Lisa L. Colangelo in Legal/Financial
For years, co-op boards have fended off legislative efforts to rein in their considerable powers – especially on the thorny issue of how they screen prospective buyers. This year is no different. Bills before the New York State Senate and New York City Council are looking to put time limits on co-op boards as they review purchase applications. And co-ops are pushing back. The battle has been joined.
“We are looking for people to move into the buildings who will be financially secure and can afford the mortgage,” says Stephen Budihas, president of the Association of Riverdale Cooperatives and Condominiums, which represents over 20,000 units in 130 buildings. “I don’t know of a single shareholder or condo unit-owner who lives in any of our member buildings who failed on their mortgage or monthly maintenance during the mortgage crisis in 2008-2009. That speaks volumes to the quality of review each of these boards of directors conducted.”
Budihas says he and similar associations across the state are vowing to campaign against the proposed city and state bills. “We are going to do everything we can to defeat these bills,” says Budihas. “We are asking our members to reach out to elected officials. We’ve communicated directly with elected officials in our districts. We’ve also been in touch with groups in Westchester and Nassau County.”
One bill, introduced this year by state Sen. Kemp Hannon, a Republican from Nassau County, requires co-op and condo boards to acknowledge receipt of a purchase application within 10 days and provide details if they believe the documents are incomplete. Failing to respond within 45 days would result in an automatic approval of the purchase, according to the proposed legislation.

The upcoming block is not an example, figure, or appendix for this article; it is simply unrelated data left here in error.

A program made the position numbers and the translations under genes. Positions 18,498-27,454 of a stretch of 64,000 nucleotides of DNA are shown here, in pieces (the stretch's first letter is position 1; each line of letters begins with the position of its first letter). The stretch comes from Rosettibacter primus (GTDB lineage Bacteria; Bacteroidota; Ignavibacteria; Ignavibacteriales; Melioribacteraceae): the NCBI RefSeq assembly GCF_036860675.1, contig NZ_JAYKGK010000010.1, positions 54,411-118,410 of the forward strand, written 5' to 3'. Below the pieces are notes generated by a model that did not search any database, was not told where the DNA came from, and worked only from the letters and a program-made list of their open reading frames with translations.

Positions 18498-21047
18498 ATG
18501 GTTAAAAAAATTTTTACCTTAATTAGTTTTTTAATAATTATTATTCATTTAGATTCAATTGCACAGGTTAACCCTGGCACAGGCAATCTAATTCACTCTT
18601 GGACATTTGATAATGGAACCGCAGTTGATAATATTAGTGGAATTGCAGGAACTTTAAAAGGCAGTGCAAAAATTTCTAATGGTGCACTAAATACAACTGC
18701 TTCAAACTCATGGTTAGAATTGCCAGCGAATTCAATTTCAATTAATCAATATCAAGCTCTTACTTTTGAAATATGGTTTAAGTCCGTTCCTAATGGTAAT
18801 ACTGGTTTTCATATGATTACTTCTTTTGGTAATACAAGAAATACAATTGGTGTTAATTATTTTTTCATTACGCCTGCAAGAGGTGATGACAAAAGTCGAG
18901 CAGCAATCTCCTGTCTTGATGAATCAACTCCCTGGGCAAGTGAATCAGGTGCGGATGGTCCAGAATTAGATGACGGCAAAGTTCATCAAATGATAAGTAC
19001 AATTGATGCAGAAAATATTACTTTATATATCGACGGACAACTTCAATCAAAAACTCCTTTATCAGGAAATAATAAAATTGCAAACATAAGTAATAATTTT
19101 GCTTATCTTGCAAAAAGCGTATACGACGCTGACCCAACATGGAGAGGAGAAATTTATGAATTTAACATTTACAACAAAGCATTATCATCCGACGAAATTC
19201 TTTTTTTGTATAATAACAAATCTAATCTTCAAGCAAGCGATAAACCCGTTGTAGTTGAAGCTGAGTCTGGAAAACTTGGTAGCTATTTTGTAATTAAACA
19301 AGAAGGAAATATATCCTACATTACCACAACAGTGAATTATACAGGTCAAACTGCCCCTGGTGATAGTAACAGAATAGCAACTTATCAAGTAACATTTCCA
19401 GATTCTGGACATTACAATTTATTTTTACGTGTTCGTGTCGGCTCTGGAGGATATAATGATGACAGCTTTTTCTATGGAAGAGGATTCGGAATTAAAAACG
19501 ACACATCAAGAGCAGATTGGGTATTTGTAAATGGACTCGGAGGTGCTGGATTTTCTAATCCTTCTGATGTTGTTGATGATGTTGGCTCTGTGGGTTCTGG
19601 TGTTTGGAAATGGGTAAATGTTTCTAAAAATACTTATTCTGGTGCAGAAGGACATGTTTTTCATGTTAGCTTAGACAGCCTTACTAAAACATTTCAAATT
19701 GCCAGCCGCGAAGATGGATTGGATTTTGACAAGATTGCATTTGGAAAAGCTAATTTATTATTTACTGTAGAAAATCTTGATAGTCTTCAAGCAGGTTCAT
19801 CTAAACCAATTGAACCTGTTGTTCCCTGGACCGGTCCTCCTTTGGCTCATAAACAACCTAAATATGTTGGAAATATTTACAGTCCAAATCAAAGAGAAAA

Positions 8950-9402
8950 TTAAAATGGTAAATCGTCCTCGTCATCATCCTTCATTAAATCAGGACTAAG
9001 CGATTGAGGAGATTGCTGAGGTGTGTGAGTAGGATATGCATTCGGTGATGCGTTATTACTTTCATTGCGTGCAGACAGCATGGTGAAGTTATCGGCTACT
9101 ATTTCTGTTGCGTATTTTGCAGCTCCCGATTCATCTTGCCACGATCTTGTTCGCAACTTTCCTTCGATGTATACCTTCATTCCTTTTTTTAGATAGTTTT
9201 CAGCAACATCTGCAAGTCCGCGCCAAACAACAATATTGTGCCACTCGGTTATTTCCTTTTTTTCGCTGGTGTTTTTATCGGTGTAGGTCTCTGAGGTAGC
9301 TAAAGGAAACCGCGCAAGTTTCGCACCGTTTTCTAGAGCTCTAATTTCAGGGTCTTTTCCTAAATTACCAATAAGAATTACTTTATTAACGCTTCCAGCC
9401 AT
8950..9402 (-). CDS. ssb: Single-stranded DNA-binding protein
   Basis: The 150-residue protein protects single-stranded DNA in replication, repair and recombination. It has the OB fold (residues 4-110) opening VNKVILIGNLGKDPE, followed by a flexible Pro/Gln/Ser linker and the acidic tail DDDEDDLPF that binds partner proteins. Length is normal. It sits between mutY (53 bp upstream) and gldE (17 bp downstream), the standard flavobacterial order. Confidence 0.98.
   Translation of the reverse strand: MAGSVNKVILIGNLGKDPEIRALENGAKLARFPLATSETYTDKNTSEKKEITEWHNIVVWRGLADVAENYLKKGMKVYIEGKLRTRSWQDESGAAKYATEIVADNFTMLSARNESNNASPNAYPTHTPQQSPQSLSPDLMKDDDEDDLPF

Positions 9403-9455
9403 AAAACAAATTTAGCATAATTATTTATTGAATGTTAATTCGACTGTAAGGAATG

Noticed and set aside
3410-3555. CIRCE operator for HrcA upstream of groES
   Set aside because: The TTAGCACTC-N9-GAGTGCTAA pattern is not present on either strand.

“This bill would ensure that the process of purchasing cooperative housing is fair, transparent and does the utmost to protect against illegal discrimination,” the bill’s memo states. “There is currently no law to specifically safeguard cooperative purchasers from illegal discrimination.”
Budihas counters that co-op boards must already comply with anti-discrimination laws. “Anybody who breaks any of those laws should be held accountable,” he says. “They give everyone a black eye.”
Hannon’s bill has the support of the New York State Association of Realtors. “I don’t think it’s too much to ask a co-op board to give a timely response to a purchase applicant,” says Michael Kelly, the association’s director of governmental affairs. “There are some bad apples that we believe are using a loophole in the law to discriminate. The loophole is that the board doesn’t have to give a response, and they can sit on an application.”
New York City Council members Brad Lander and Jumaane Williams, both Democrats from Brooklyn, have introduced two similar pieces of legislation. One would require boards to respond to applications within 10 days and make a decision within 45 days. It would also slap boards with hefty fines – as much as $10,000 – for ignoring the guidelines. The second bill would give boards five days to explain to applicants why they were rejected.
Budihas calls the proposals “absurd,” adding, “it doesn’t make any sense to rush the process. Going through the financials is a cumbersome, detailed, lengthy, thankless, and altogether necessary process. It’s too important to be rushed.”
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